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Red Hi-Fi

*Est. $100
Reviewed
November 2011
by ConsumerSearch
Red Hi-Fi

Pros
  • Lightweight
  • Outer shell rotates on impact
  • Air-cushion adjustable fit
  • Earphone-compatible ear pads
  • Screened vents
Cons
  • No retaining button for goggles
  • Vents don't open and close
  • Bulky/dorky/cheap appearance

Expert reviewers praise the Red Hi-Fi ski and snowboard helmet for its light weight and snug, adjustable fit, which comes courtesy of an air chamber that can be inflated or deflated. Although the earphone-compatible ear pads are a prime feature, they receive only a passing mention from testers. A sliding outer shell is designed to rotate on impact, reducing the rotational impact forces on your brain, and the Hi-Fi performed particularly well in several impact protection tests while frozen. However, a number of owners complain that it makes your head look very big and bulky, especially if you wear your goggles outside your helmet instead of underneath. A few also say the Hi-Fi looks cheap. Unlike some helmets, the Red Hi-Fi doesn't have a retaining button to hold goggles in place, but most users say that isn't a problem.

Six of the Hi-Fi's eight vents are screened to help keep out debris, and several testers like the removable liner that means you can use the helmet in almost any weather conditions, with or without a beanie. None of the vents can be closed, but we found no user complaints. In a review for Mountain Weekly News, an experienced snowboarder calls the Red Hi-Fi "a staple in my backcountry/riding pack" thanks to its light weight, warmth and snug fit.

The Red Hi-Fi shows up consistently in expert reviews; it received 4 out of 5 "goats" in strenuous testing by Backcountry.com, and is praised in hands-on reviews from Mountain Weekly News and Women's Adventure Magazine. This helmet earns a very brief mention (with no elaboration of why) in TransWorld Snowboarding's 2012 Gear Guide. About 50 user reviews on TruSnow.com average out to a 4.2-star rating out of 5.

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Our Sources

1. Backcountry.com

This was the only review we could find that subjected several helmets to the same series of objective tests. Testing methods included stuffing a cantaloupe into each helmet, then dropping them onto concrete from 12 feet up. Testers also froze the helmets, then stomped on them and struck them with a hammer to evaluate their performance in cold conditions. The Hi-Fi got one of the best scores, with a total of 4 out of 5 "goats."

Review: Goat Test #2: Ski/Snowboard Helmets, Rocky Thompson, Not Dated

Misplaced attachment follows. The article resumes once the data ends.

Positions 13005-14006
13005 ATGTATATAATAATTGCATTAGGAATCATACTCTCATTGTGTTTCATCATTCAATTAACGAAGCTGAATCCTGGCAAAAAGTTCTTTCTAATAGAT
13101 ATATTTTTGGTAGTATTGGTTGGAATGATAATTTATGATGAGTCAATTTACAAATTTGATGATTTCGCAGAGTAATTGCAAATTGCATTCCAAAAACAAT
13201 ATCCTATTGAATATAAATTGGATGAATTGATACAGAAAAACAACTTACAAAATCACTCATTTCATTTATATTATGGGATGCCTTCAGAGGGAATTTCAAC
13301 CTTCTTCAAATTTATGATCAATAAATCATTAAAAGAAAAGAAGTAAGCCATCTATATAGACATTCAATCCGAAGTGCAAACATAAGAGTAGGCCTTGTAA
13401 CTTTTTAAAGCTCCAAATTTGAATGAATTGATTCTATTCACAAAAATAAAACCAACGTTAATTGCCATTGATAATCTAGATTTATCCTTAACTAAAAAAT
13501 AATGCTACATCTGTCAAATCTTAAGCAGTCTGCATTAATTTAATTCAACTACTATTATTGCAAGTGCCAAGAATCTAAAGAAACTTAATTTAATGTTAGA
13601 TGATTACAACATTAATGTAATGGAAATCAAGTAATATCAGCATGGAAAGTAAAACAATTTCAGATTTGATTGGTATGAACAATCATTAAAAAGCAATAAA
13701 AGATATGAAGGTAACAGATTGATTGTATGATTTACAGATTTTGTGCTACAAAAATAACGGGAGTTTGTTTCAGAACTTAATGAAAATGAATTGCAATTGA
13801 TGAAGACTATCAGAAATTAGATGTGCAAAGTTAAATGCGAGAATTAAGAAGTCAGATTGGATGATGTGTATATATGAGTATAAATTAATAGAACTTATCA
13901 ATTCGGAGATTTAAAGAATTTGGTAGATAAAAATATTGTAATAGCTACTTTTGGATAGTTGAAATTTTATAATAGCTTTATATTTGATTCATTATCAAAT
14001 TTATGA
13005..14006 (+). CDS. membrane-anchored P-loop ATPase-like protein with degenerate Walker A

2. Mountain Weekly News

The author of this hands-on review is a snowboarder who regrets having ridden helmetless for more than 10 years. Mike Hardaker obviously tests the helmet, but doesn't give any specifics about how or under what conditions. He calls the Red Hi-Fi "a staple in my backcountry/riding pack," and praises its light weight, warmth and snug fit.

Review: Red Hi-Fi II Helmet Review, Mike Hardaker, Nov. 22, 2010

3. Women's Adventure magazine

Multiple women testers tackle several snowboarding helmets and give them individual ratings; the Red Hi-Fi receives 4.2 out of 5 stars and is described as best "For Big-Air Heads." There's no discussion of subjective impressions from reviewers -- positive or negative -- but a few key features are mentioned: the helmet's light weight, a mini air chamber for fine-tuning fit, removable interior padding and earphone-compatible ear covers.

Review: Winter 2011 Editors' Choice Awards - Snowboarding, Editors of Women's Adventure Magazine, Nov. 15, 2010

4. TransWorld Snowboarding

The Red Hi-Fi is one of six helmets that receive a very brief mention in this section of TransWorld Snowboarding's 2012 Gear Guide. Ben Gavelda likes the Hi-Fi's light weight and air-adjustable fit system.

Review: Dome Protectors, Ben Gavelda, Aug. 25, 2011

5. TruSnow.com

Nearly 50 owner-reviewers give the Red Hi-Fi an average rating of 4.2 stars out of 5. Users like its light weight and comfortable fit, and praise it as good quality for the price. One says that thanks to the built-in audio system, he's "jamming out and staying protected at the same time!" A couple of users report that there's no button to hold a goggle strap in, but goggles seem to stay put anyway. Several users complain that the Hi-Fi makes their heads look big, although wearing your goggle strap underneath the helmet can reduce the "mushroom head" effect. One owner gripes that the headphone cord broke within two minutes; another says an older model dented and scratched easily.

Review: Red Hi-Fi, Contributors to TruSnow.com, As of Nov. 2011

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